Stress tests ignored CRE threat – Congress

US banks face hundreds of billions of dollars in losses on commercial real estate loans, a danger that was missed by the Capital Adequacy Program (Cap) stress tests in early 2009.

The Congressional Oversight Panel for the Troubled Asset Relief Program, in a report issued in January, predicted that banks could see up to $300 billion in losses on their commercial real estate portfolios, and warned the threat this poses to the US financial system was completely overlooked by the Cap.

Between now and 2014, “$1.4 trillion in commercial real estate loans will reach the end of their terms. Nearly half are at present underwater”, the report said.

The panel pointed out the bulk of commercial real estate losses would come after the expiry of the Tarp – already being wound down and set to expire on October 3. It warned “the size of the commercial real estate market means that its disruption could also have ripple effects throughout the broader economy, prolonging the financial crisis”.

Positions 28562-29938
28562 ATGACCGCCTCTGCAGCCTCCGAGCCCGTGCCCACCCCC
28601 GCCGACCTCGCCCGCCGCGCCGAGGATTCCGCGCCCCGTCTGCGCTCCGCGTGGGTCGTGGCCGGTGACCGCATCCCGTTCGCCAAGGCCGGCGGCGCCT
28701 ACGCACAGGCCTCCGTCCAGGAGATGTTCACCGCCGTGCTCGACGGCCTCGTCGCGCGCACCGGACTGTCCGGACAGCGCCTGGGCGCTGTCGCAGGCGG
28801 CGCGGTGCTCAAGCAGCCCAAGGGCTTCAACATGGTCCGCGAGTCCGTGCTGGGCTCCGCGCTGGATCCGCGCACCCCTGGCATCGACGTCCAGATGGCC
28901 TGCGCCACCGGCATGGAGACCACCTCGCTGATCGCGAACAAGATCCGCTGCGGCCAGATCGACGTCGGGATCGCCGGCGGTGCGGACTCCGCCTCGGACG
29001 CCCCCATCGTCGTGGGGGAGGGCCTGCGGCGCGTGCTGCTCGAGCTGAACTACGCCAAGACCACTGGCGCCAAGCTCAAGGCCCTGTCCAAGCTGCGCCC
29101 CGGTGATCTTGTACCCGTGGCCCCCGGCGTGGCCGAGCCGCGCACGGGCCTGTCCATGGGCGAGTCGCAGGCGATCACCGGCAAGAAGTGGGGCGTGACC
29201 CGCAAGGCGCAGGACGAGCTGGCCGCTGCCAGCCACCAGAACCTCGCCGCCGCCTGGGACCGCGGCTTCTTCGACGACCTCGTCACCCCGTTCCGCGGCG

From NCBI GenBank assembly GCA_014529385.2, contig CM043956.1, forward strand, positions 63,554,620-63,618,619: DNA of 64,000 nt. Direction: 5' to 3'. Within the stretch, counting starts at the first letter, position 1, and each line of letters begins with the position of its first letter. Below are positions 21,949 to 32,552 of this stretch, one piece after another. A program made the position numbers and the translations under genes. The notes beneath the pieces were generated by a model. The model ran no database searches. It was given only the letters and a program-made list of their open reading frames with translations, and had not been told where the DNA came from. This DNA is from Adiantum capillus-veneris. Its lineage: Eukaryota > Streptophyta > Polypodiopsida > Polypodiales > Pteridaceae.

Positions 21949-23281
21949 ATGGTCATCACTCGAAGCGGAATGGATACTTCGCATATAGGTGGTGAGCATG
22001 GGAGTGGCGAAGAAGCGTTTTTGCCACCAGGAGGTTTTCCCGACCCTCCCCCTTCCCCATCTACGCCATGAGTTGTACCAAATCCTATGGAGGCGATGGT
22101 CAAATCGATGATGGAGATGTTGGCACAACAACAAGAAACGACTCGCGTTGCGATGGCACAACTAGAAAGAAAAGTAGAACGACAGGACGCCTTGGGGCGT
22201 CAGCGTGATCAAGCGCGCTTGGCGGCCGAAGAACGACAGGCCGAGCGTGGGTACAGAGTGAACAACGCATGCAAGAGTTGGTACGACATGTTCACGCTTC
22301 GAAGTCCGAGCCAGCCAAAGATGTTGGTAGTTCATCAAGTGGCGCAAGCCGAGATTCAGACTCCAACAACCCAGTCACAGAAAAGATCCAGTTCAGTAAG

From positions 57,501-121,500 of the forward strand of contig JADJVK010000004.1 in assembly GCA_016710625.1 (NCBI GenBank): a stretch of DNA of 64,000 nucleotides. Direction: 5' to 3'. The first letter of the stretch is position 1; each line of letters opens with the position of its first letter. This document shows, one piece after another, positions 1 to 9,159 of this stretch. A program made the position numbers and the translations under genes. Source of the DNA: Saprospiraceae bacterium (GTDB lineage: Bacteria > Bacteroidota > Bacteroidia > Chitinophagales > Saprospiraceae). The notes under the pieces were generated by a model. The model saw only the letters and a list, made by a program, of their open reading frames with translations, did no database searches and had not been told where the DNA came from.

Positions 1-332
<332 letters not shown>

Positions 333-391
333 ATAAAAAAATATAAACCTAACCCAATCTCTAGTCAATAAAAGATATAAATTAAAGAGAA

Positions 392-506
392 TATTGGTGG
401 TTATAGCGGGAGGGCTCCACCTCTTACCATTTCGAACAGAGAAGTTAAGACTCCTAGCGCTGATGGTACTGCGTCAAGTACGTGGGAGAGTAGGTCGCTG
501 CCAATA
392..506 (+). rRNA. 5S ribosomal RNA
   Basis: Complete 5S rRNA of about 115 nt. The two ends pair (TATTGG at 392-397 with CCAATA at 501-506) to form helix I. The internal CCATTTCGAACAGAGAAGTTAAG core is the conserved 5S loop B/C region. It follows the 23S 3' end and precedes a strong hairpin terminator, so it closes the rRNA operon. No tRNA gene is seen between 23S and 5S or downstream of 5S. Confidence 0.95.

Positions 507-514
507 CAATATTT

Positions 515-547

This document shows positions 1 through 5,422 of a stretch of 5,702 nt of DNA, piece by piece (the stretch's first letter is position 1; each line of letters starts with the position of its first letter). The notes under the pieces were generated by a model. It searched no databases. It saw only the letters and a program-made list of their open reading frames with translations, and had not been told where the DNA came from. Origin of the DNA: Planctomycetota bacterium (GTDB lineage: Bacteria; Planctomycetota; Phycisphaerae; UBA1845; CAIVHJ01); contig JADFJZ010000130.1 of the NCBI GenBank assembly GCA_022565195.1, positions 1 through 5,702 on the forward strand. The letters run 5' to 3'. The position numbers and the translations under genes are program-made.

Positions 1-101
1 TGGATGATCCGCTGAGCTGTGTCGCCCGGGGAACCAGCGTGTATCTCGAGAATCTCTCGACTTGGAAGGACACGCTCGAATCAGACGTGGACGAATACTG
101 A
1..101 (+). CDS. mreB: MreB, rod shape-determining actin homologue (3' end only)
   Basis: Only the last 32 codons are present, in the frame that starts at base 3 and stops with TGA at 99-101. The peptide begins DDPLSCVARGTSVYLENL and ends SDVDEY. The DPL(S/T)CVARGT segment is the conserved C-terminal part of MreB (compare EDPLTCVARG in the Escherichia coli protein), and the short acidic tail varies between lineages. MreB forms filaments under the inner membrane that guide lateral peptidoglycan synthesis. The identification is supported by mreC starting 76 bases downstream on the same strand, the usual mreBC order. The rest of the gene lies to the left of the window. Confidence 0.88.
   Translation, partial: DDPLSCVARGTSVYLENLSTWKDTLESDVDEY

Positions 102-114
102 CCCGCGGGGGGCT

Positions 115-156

In addition, although the bulk of the losses will come in 2011 and later, the stress tests only examined banks’ capital adequacy under two stress scenarios up to the end of 2010. Furthermore, the stress tests looked only at 19 major banks; while the heaviest burden of the commercial real estate collapse will fall on small and medium-sized lenders, who have half the total system exposure to commercial real estate, despite having only 15% of total assets.

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